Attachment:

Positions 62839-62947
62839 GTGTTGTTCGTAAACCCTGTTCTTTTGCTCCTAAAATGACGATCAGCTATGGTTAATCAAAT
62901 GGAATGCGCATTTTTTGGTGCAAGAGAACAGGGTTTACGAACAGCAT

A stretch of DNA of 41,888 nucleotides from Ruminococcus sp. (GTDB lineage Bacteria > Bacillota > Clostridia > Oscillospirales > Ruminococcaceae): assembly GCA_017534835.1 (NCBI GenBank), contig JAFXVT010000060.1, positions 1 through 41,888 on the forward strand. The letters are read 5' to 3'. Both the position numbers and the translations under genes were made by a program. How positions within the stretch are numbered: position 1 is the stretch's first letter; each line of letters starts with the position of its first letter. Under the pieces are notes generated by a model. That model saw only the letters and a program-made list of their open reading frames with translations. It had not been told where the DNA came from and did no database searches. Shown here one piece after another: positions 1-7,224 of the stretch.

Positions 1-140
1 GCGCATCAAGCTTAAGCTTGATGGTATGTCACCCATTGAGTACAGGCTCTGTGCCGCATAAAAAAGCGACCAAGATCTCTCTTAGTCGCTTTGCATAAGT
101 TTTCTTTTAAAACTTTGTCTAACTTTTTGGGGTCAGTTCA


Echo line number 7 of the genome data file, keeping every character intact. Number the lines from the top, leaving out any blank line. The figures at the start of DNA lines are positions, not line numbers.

101 TTTCTTTTAAAACTTTGTCTAACTTTTTGGGGTCAGTTCA